6 Little Ways To Make Going Gluten-Free Easier
There's no denying it: Living gluten-free has its hassles. And while many people with an actual sensitivity to gluten have special needs, eating gluten-free has a lot of health benefits for all interested. Cutting down on gluten means cutting down on the intake of a vast majority of carbohydrates, which in most cases — is a good thing for weight loss and overall health.
With that said, going gluten-free can be pretty hard, especially when we take into consideration the common pantry favorites that are no longer an option.Erin Scott, author of Yummy Supper (based on Scott’s award-winning blog of the same name) says that it doesn't have to be. In fact, Scott, who is a gluten-free omnivore herself, slams the notion that living without wheat means your diet is limited. "The world is crowded with a myriad of wonderful ingredients that happen to be naturally gluten-free," she writes in her book.
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Looking for some help when it comes to sticking to a gluten-free diet? Check out Scott's6 simple tips for living gluten-free, adapted fromYummy Supper:
1. Cook at home.According to Scott, it's the safest way to be gluten-free. Her tips? Having a well-stocked pantry of quality basics, which will allow you to make countless recipes without much fuss. Do yourself a favor and keep a continuous seasonal flow of fruits and veggies in your kitchen, which will lends depth, richness, and variety to your meals.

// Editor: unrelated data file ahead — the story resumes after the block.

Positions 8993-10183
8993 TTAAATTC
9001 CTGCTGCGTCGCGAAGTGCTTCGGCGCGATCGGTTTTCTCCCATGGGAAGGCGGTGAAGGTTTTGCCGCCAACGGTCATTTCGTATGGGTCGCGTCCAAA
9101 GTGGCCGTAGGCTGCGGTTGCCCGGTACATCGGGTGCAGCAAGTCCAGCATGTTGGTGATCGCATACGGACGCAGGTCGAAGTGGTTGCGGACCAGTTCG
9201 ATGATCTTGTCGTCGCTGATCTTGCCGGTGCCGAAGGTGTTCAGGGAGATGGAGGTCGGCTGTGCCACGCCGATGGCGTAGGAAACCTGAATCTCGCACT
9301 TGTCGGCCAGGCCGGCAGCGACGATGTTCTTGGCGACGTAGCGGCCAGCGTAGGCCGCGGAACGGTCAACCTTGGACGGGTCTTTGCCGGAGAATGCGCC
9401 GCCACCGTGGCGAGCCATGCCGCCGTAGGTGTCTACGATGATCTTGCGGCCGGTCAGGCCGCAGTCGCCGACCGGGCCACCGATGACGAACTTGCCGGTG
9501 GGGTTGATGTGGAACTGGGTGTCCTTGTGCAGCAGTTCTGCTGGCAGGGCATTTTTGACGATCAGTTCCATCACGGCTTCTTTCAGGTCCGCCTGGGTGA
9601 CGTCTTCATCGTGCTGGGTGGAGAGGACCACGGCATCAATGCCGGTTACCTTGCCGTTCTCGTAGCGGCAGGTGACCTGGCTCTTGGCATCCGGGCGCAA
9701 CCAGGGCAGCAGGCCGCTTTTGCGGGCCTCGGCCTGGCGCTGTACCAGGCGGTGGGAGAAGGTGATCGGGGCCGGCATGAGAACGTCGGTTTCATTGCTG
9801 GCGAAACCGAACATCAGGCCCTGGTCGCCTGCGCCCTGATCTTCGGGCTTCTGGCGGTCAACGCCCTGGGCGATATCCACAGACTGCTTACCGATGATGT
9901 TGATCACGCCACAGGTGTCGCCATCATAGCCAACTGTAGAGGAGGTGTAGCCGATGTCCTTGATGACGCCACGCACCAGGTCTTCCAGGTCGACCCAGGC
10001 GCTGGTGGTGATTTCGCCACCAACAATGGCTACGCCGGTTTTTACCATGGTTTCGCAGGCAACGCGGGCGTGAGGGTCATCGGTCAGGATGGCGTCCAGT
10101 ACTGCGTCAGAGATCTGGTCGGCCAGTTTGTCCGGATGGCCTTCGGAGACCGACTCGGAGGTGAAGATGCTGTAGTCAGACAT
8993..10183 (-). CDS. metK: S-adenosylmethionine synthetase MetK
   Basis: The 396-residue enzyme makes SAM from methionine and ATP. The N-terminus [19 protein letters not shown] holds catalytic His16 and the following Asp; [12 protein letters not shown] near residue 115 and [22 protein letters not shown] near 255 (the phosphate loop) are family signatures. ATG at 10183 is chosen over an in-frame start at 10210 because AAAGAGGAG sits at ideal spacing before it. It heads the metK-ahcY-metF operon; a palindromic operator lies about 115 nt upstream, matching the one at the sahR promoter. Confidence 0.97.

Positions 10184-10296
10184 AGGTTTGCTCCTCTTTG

2. Check your labels.Become an expert on the items you can and can't eat. Sure, it sounds daunting at first, but it's critical to know what we're putting into our bodies.
3. Eat whole foods as often as possible.Scott suggests looking for foods that are "simple, pure, and honest." What's that mean? Try to avoid buying products that are heavily processed or listing unidentifiable and unappetizing scientific names.
4. Don't fall for tempting "gluten-free" marketing.These days, "gluten-free" products are plaguing shelves at supermarkets. The problem with a lot of those items is that they're chock-full with empty, processed calories. Your goal should be to cook with mostly whole foods, making small exceptions for gluten-free products that make life easier.
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5. Shop bulk bins with caution.Local health food markets are all about selling things in bulk. Scott warns: Be wary. "If you have celiac disease or severe gluten sensitivity, this is an area of the store you will probably want to avoid," she says. "Cross contamination is an undeniable risk in bulk bins."
6. Don't be shy.It's okay to be vocal at your grocery store, Scott says. Politely requesting specific ingredients and brands you want is totally fine, and the worst thing that they can do is say no. Her other suggestion? Contact manufacturers or check their Web sites to make sure something is truly gluten-free. "I sent countless e-mails to producers when I was first diagnosed with celiac disease to be certain that the products I bought were safe for me," Scott says.
Video: 30 Days Of A Gluten-Free Diet • LIFE/CHANGE
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